May Housing Data: The Sharp Upturn and Maintaining Growth

By at 21 June, 2023, 8:13 pm

by Raymond J. Keating –

The U.S. economy overwhelmingly is a small business economy. And even given that reality, it’s hard to think of a sector that is more about small businesses than residential housing construction.

Based on the latest Census Bureau data, in the residential building construction industry, 92.3 percent of employer firms have fewer than 10 employees, 97.3 percent have fewer than 20 workers, and 99.7 percent fewer than 100 employees.

Therefore, when we get reads on the housing sector, it’s very much about small businesses.

It was noted in the Census Bureau’s latest “Monthly New Residential Construction” report that housing starts (seasonally adjusted annual rate) jumped by 21.7 percent in May compared to April. That leap put the May 2023 level of 1.631 million at 5.7 percent higher than the May 2022 level of 1.543 million.

As noted in the following chart, the May 2023 gain broke a downward trend that began in May of last year. And the decline from May 2022 to April 2023 came after a period of strong recovery and growth during and after the pandemic.

Source: Federal Reserve Bank of St. Louis, FRED

Meanwhile, housing permits – a measure or estimate of future starts – came in 5.2 percent higher in May 2023 compared to April. However, permits were still down by 12.7 percent below the May 2022 level.

This is a positive housing report, and it lines up with the National Association of Home Builders’ Housing Market Index survey released on June 19. It was stated in that report:

“Solid demand, a lack of existing inventory and improving supply chain efficiency helped shift builder confidence into positive territory for the first time in 11 months. Builder confidence in the market for newly built single-family homes in June rose five points to 55, according to the National Association of Home Builders (NAHB)/Wells Fargo Housing Market Index (HMI) released today. This marks the sixth straight month that builder confidence has increased and is the first time that sentiment levels have surpassed the midpoint of 50 since July 2022.”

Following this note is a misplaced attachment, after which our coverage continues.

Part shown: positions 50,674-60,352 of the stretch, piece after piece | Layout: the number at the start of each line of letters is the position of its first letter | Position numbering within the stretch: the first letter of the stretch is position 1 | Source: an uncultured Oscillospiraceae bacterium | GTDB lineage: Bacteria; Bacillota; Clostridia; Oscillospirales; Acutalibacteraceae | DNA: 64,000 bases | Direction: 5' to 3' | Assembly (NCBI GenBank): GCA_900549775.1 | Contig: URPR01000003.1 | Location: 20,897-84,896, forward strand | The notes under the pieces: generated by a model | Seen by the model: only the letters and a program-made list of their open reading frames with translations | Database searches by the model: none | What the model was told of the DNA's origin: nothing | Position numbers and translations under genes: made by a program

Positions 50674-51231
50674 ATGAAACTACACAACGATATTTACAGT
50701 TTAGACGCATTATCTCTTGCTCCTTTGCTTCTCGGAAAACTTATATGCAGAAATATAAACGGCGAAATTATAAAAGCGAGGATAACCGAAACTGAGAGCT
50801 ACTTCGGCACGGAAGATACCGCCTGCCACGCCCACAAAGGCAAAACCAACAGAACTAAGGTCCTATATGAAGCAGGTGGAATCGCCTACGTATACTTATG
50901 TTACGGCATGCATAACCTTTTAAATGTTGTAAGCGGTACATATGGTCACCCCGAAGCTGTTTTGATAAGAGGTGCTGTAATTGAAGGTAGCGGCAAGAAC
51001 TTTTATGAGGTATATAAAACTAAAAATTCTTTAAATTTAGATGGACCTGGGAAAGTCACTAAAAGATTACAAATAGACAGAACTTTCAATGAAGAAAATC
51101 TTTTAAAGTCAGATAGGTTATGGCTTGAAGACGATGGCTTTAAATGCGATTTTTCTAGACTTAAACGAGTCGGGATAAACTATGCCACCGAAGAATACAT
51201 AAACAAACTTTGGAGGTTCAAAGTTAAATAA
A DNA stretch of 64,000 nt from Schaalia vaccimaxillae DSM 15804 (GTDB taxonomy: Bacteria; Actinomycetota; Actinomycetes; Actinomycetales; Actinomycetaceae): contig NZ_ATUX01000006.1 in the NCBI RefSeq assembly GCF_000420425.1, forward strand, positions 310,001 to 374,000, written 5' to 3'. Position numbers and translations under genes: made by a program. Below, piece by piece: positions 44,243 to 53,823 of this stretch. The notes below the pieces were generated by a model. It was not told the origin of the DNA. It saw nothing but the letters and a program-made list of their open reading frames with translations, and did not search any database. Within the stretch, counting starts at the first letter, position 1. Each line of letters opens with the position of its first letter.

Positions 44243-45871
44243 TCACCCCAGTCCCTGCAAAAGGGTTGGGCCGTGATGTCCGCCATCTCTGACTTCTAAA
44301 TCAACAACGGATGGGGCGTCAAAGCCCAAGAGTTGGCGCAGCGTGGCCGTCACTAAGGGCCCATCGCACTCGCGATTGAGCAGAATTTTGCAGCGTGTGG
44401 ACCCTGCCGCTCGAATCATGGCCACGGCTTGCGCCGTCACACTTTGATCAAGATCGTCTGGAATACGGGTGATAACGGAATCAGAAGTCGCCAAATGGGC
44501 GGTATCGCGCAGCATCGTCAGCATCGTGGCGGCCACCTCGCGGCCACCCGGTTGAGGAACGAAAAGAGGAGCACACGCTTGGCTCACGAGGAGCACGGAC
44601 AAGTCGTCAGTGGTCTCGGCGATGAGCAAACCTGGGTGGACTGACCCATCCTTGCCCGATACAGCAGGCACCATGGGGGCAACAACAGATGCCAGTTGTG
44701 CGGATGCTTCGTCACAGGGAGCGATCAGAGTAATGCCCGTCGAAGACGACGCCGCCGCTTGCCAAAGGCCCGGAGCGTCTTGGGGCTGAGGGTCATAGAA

Of course, this all is rather amazing given the Fed’s emphasis on interest rate increases in an attempt to break inflation by breaking much of the economy, including housing. NAHB Chief Economist Robert Dietz pointed out, “The Federal Reserve nearing the end of its tightening cycle is also good news for future market conditions in terms of mortgage rates and the cost of financing for builder and developer loans.”

Let’s hope that Dietz is right, for the sake of small businesses in housing and across the rest of the economy.

Indeed, Dietz offered some additional wisdom: “Shelter cost growth is now the leading source of inflation, and such costs can only be tamed by building more affordable, attainable housing – for-sale, for-rent, multifamily and single-family. By addressing supply chain issues, the skilled labor shortage, and reducing or eliminating inefficient regulatory policies such as exclusionary zoning, policymakers can play an important and much-needed role in the fight against inflation.”

That’s absolutely correct. And once more, the measures that Dietz emphasizes – that is, the need to free up supply chains, dealing constructively with labor shortages, and deregulation – apply not just to housing but across the economy.

Raymond J. Keating is chief economist for the Small Business & Entrepreneurship Council. His latest books on the economy are The Weekly Economist: 52 Quick Reads to Help You Think Like an Economist and The Weekly Economist II: 52 More Quick Reads to Help You Think Like an Economist.


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